A pastor in a fundamentalist Christian sect that rejects doctors and drugs has been charged in the death of a child — his own granddaughter — from medical neglect. The novel prosecution is raising hopes among some advocates that it might spur change in a church that has resisted it.
Faith Tabernacle Congregation has long told adherents to place their trust in God alone for healing. As a result, dozens of children, mostly in Pennsylvania, have died of preventable and treatable illnesses. Church members reject modern medicine as a bedrock tenet of their faith, even as some have faced manslaughter charges in child deaths dating back 35 years.
Until now, though, no leader in the sect has ever faced charges.
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"It could be a new tool to save the lives of these children," said Rita Swan, one of the nation's top experts on faith-based medical neglect. She leads the group Children's Healthcare is a Legal Duty, which works to eliminate religious exemptions in state laws requiring parents to provide appropriate medical care.
With a routine course of antibiotics, 2-year-old Ella Foster would have almost certainly beaten the pneumonia that took her life in November. But her parents refused medical care, and she succumbed shortly after they asked the Rev. Rowland Foster to anoint her.
Foster, 72, pastor of a Faith Tabernacle Congregation church district in eastern Pennsylvania, was charged with a felony this month under a state law requiring clergy members, teachers and other "mandated reporters" to turn the names of suspected child abusers over to authorities for investigation. The law makes no exception for clergy who happen to be related to the abused child, as Foster was to Ella.
Most states have similar laws that require clergy to report abuse.
"He was well aware of the fact that this child was in need of medical treatment and he never reported it, nor do I believe that he ever had the intention to report it," Berks County District Attorney John Adams, whose office is prosecuting Foster, said in an interview.
Cathleen Palm, of the Pennsylvania-based Center for Children's Justice, said she hopes the prosecution, at a minimum, will spur action in the Legislature to protect children whose parents don't seek necessary medical care based on religion.
"What the district attorney has done is clearly pivotal," she said.
Neither the Rev. Foster nor his attorney returned calls for comment. Foster is due in court next month for a preliminary hearing that will likely attract a heavy presence of church members.
Ella's parents, Jonathan and Grace Foster, were charged earlier with involuntary manslaughter and await trial. Police have said Jonathan Foster attributed Ella's death to "God's will."
The reclusive sect, founded in Philadelphia more than a century ago, does not give media interviews. At the Faith Tabernacle church and school campus in Mechanicsburg, where Rowland Foster is the pastor, an Associated Press reporter who entered the building was quickly ordered to leave. An older man who accepted a letter seeking comment from church officials promised to shred it.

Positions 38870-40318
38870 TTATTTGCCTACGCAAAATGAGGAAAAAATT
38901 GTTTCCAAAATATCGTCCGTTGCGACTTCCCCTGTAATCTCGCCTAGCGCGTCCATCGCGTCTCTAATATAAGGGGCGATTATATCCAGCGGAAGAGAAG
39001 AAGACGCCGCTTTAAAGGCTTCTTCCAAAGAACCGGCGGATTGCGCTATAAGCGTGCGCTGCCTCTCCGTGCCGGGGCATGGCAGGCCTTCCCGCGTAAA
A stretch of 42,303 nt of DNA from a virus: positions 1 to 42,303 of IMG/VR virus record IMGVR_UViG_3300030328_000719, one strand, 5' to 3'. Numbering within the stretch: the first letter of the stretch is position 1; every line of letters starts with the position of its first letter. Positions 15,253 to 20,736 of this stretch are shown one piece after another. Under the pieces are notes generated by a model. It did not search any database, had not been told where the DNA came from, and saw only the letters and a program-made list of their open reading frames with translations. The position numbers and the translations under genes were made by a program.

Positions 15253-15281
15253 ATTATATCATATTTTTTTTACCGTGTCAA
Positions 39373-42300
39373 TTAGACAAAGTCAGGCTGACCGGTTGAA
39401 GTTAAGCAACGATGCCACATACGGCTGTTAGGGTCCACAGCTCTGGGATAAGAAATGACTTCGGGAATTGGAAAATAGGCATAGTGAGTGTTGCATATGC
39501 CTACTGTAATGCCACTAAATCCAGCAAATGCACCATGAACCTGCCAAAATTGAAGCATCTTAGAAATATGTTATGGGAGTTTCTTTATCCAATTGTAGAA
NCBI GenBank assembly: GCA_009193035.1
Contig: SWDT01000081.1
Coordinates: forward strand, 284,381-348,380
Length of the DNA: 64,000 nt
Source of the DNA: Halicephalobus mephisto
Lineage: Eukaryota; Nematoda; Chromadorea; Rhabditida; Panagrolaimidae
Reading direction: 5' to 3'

Outside, dozens of Faith Tabernacle kids played during recess.
"People are making them out to be monsters, like they don't care. They do care. They're devastated" by Ella's death, said Denise Houseman, 49, who left the church as a teenager after nearly dying of complications from untreated Crohn's disease. "This is the last thing they want to happen."
But Houseman isn't sure the felony charge against the pastor will deter the faithful or alter teachings.
"You have to start somewhere, but it's not going to be an easy fix," she said. "I think it's going to make them dig in deeper."
Even Adams, while encouraging other prosecutors to follow his example, is skeptical it'll make a wider impact.
"I am concerned that because of their teachings, because of their beliefs, they will continue to violate the law," he said.
Nationally, some two dozen religious sects oppose all or most forms of medical care, according to Swan's group, CHILD. The group has documented more than 300 deaths but says the number is almost certainly far higher because most are not investigated.
In Pennsylvania, more than 25 Faith Tabernacle children have died over the years.
The church operates three schools in Pennsylvania — in Philadelphia, Altoona and Mechanicsburg — that together enroll several hundred students. Teachers at the schools are required by law to report suspected abuse to Pennsylvania's ChildLine system for investigation, but it's unclear whether ChildLine has ever fielded a report from the schools.
One hindrance for prosecutors seeking accountability from Faith Tabernacle pastors and teachers is a lack of clarity in Pennsylvania's child protective services law, which was revamped after the Jerry Sandusky sex abuse scandal at Penn State.
Withholding medical care due to religious belief isn't considered child abuse under the law, which makes a charge of failure to report in that situation legally problematic, said Adams' chief deputy, Jonathan Kurland. The DA's office was able to pursue a charge against Foster because the religious exemption does not apply if medical neglect causes a child's death, Kurland said.
"If our Legislature is interested in protecting children, that needs to be changed," Adams said. "Because, to me, it is outrageous that a church teaches that medical care is not to be sought for children."